Who's behind it all?

OPEN!NEXT is made up of 19 partners from seven European countries. Our areas of expertise vary: from business and data management to design processes and maker spaces.

We’ve categorized ourselves a little bit so it’s easier to get an overview.

Research partners

Our research partners are here to analyse needs and drive concepts and new approaches.

TU Berlin (Coordinator)

The TU Berlin is one of the leading Technical Universities in Germany (TU9) and has a strong tradition of research and teaching. They bring along their profound knowledge of sustainable product development, process modelling and eco-design; and a particular focus on the hacker movement. In OPEN!NEXT, the TU Berlin also leads the research on enabling Fab Labs to support companies engaging with open source hardware [OSH] to co-develop products and services with makers and their customers.

Read more at tu-berlin.de.

Grenoble Institute of Technology

Grenoble Institute of Technology (GINP) is one of Europe’s leading Institute of Technology. GINP has more than 38 laboratories and is involved in major development projects all over Europe. With great experience in eco-design, sustainable development, collaborative design, open design, and open innovation, G-SCOP (a multi-disciplinary laboratory belonging to GINP) are key actors in OPEN!NEXT and also lead the research on enabling company-community collaboration.

Read more at grenoble-inp.fr.

The Alexander von Humboldt Institute for Internet and Society (HIIG)

HIIG researches the development of the internet from a societal perspective. In OPEN!NEXT, HIIG is responsible for the business models and stakeholder relations. Together with the Danish Design Centre, HIIG facilitates the user journey in which the SMEs carry out their prototypical product development.

Read more at hiig.de.

University of Bath

The University of Bath will provide a project status dashboard for SMEs to assess the current state of open-source development (OSD). Their work is expected to advance the larger field of data-driven analysis of product development processes. To ensure the adoption and impact of the project, the University of Bath assumes the lead of OPEN!NEXT dissemination, communication & exploitation.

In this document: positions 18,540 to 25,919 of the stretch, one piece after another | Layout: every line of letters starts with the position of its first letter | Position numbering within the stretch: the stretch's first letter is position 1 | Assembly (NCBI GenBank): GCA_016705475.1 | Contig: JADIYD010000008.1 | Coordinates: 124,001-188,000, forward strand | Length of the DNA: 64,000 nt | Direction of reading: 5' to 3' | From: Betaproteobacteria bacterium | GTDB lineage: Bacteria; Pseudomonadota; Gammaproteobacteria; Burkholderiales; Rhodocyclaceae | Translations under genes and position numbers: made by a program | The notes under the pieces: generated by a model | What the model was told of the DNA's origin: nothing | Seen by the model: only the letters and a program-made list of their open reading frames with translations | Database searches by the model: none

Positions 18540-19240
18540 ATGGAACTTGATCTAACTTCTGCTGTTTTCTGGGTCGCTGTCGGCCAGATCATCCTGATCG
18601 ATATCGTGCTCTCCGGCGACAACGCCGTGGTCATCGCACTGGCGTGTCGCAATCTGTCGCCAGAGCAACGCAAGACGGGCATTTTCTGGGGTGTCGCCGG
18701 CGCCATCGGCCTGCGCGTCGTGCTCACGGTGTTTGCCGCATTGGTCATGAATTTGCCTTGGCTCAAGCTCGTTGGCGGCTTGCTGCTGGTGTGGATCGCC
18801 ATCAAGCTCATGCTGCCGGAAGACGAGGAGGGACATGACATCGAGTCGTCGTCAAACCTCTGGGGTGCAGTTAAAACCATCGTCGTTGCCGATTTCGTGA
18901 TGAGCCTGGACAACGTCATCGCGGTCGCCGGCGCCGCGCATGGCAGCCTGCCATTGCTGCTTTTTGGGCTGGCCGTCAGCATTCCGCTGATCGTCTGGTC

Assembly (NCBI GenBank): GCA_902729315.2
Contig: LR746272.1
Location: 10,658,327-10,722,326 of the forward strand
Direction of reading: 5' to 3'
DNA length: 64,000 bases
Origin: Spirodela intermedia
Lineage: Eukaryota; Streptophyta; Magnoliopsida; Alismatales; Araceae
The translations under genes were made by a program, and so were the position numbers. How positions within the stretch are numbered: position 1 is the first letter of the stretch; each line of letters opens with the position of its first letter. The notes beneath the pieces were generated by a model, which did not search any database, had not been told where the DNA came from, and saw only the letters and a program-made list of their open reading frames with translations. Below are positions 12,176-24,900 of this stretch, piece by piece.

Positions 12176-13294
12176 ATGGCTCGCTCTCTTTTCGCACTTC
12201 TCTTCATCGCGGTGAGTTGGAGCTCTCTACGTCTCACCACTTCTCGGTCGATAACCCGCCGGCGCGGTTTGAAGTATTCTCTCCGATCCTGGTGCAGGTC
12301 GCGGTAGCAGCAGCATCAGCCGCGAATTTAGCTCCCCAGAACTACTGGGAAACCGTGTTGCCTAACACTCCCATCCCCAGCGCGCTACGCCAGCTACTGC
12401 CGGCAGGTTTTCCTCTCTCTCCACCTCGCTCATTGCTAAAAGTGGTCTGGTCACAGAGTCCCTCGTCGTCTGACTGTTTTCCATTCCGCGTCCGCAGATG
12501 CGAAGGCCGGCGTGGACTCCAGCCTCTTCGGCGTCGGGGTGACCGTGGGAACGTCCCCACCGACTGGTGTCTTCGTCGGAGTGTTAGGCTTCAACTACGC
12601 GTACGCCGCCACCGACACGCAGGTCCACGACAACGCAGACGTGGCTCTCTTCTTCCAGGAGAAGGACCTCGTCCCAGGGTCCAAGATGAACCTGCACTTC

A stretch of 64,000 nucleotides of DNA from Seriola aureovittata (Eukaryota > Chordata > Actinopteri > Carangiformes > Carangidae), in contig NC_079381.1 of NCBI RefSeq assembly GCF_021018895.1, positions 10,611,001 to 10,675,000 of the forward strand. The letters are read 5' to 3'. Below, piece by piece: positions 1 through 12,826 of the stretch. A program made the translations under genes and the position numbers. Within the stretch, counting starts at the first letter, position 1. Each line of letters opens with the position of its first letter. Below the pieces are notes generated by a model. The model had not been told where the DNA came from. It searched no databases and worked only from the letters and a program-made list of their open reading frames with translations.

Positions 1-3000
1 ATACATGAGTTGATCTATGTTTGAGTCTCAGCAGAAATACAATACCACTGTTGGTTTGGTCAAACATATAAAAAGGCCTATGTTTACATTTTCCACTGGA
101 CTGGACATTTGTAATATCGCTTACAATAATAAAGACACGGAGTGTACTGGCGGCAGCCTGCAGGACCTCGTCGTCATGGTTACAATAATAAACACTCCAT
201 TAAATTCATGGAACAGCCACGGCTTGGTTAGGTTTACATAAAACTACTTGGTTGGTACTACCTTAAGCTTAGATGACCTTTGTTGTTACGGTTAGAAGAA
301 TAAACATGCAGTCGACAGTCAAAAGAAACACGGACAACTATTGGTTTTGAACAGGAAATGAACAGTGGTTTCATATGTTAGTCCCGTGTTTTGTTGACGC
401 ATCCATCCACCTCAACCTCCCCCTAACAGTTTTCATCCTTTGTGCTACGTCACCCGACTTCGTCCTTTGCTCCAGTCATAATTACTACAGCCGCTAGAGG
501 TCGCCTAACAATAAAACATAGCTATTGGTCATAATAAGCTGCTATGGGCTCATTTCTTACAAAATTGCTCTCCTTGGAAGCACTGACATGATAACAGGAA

Read more at bath.ac.uk.

The Zentrum für Soziale Innovation (ZSI)

ZSI is one of Austria’s most prominent applied social science institutes. Their activities are concentrated on the transformation to an information society. ZSI address global issues of fundamental social, political and economic relevance. In OPEN!NEXT, ZSI leads the task of developing an open-source business development framework for maker spaces and fab labs to engage in business collaboration.

Read more at zsi.at.

Fraunhofer Institute of Production Systems and Design Technology (IPK)

Through their business field Virtual Product Creation (VPE), IPK deals with methods for optimization of product creation processes. In OPEN!NEXT, IPK leads the work with Wikifactory and Wikimedia to develop IT solutions that can be directly used by the SMEs, fab labs, individual developers and other members of the open source hardware community.

Read more at ipk.fraunhofer.de.

Practice partners

Our practice partners provide infrastructure support, consulting, and co-facilitation.

The Danish Design Centre (DDC)